Said microprocessor 162 applies then a first or a second delay 226 and 230 to execution of software, which based on next samples, calculates said first and said second ratio and increases or reduces said attenuation setting. Said first and said second delays are implemented by not reading results of said means for comparing 160 for defined period of time. Said first and said second delays are applied to ensure that after increasing said attenuation setting the output of other elements of the circuit, i.e. said filters 138, 140, 142, 144, 146 and 148 will be stable (filter step response transient effect will be over). Said first and said second delays' values can in one embodiment be equal and in another embodiment be different.

Said microprocessor 162 stores 232 said attenuation setting of said input attenuators 108 and 110 in a memory 164.

By using two types of band pass filters (narrow 146 and 148 as well as wide 142 and 144) it is possible to apply different rates of change of attenuation. As increasing attenuation fast in situation when Cartesian loop small signal gain is reduced due to VSWR is critical it is possible to use fast wide band pass filters 142 and 144 for calculation and decision on increasing attenuation 224. On the other hand reducing attenuation 228 is not critical and may be done slowly (and more accurately). For this purpose said small signal filtered in said narrow band pass filters 146 and 148 is used.

FIG. 2 shows a flow chart illustrating a method of adjusting an output level of a Cartesian loop transmitter 100 in a digital radio system according to one embodiment of the present invention.

In the first step 200 a small signal is generated at a predefined frequency offset. In one embodiment said small signal can be a sine wave tone. Said small signal is transmitted simultaneously with desired modulated TETRA signal. Said small signal level is about 30 dB below an on-channel signal level. In next step 201 it is checked whether said attenuation setting from previous slot are stored in said memory 164. If said data are available said Cartesian loop transmitter 100 is adjusted according to these setting 204. If this is a first slot in transmission and there are no said attenuation setting stored in said memory 164 a factory default setting is used 202 for adjusting said transmitter 100. When the transmitter 100 starts transmission said on-channel baseband signal level is measured 212 at LP2 after filtering in a low pass filter 205.1. Said small signal level is measured 214 and 216 after filtering in a wide band pass filter 205.2 and additionally after filtering in a narrow band pass filter 205.3.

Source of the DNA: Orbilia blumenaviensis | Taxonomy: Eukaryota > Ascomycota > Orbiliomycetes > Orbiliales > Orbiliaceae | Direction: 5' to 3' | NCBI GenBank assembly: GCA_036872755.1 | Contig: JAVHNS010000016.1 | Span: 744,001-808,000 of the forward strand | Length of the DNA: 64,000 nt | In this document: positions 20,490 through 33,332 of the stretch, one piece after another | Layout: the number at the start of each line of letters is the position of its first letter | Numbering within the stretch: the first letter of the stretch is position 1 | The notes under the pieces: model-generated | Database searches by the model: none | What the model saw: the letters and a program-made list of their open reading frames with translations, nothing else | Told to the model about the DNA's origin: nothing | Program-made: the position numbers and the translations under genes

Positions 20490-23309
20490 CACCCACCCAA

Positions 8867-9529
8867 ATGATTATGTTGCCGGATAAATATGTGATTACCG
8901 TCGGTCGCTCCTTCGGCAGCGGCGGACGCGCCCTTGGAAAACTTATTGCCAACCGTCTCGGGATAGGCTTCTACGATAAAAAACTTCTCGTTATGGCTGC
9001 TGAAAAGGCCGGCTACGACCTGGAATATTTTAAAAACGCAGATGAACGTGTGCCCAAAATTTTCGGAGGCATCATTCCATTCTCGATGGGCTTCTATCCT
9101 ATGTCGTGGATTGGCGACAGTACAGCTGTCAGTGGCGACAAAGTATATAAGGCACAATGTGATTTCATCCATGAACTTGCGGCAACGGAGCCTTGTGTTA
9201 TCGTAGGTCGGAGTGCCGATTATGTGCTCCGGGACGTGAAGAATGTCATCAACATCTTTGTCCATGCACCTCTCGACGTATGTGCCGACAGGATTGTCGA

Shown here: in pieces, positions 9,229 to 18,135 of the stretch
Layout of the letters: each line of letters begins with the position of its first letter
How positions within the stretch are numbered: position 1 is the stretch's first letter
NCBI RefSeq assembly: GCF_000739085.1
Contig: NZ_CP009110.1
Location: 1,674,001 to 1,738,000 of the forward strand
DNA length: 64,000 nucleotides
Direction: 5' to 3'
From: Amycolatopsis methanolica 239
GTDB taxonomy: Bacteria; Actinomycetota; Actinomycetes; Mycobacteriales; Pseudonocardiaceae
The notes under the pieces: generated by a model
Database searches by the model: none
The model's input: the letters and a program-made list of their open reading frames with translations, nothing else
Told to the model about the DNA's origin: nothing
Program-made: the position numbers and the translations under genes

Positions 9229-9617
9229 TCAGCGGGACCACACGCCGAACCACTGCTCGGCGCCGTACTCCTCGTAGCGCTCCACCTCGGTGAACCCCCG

Root mean square values of:

    • 1) said on-channel signal level 212,
    • 2) said small signal level after filtering in said narrow band pass filters 214,
    • 3) said small signal level after filtering in said wide band pass filters 216
      are taken for said measurement and for calculation of ratios of said small signal level to said on-channel baseband signal level 218.

If said first ratio is below or equal to said first threshold and said second ratio is above or equal to said second threshold then measurements of said on-channel baseband signal level 212 and said small signal level 214 and 216 are performed again.

If said first ratio exceeds said first threshold 220, said attenuation setting of said input attenuators 108 and 110 is increased 224 by a constant value. Additionally a first delay is applied 226 to execution of software, which based on next samples, calculates said ratio and increases said attenuation setting.

If said second ratio is below said second threshold 222, said attenuation setting of said input attenuators 108 and 110 is reduced 228 by a constant value. Additionally a second delay is applied 230 to execution of software, which based on next samples, calculates said ratio and increases said attenuation setting.

As during one time slot a plurality of samples are taken, the steps starting from measurement of said on-channel baseband signal level and of said small signal level 212 to 216 through step of storing 232 of said attenuation setting are performed in a loop.

Below, with reference to FIG. 3, which is a simplified diagram of a known Cartesian loop transmitter 300, is a short explanation of theoretical background of the method of adjusting the output level of Cartesian loop transmitter according to an embodiment of the present invention.

RFPA 304 is biased in class AB. Its stand alone Adjacent Channel Power (ACP) is around 30 dB at nominal output power (1 Watt at antenna). RFPA ACP is improved by the Cartesian loop gain (βA) at offset frequency of interest. Let assume that for 25 kHz offset a loop gain of 40 dB is designed. This means that close loop ACP at 25 kHz offset will be 30+40=70 dB. If said RFPA 304 is driven into compression by Voltage Standing Wave Ratio (VSWR) changes its small signal gain drops significantly. When such a RFPA 304 is driven into compression, while operating inside Cartesian feedback transmitter, the loop gain (βA) will drop by the same amount as RFPA 304 small signal gain drops. For example if under some VSWR RFPA small signal gain drops by 10 dB then the loop gain (βA) becomes 40−10=30 dB and resultant ACP at the antenna will be 30+30=60 dB. Resultant loop ACP will be degraded by the amount of RFPA small signal gain reduction.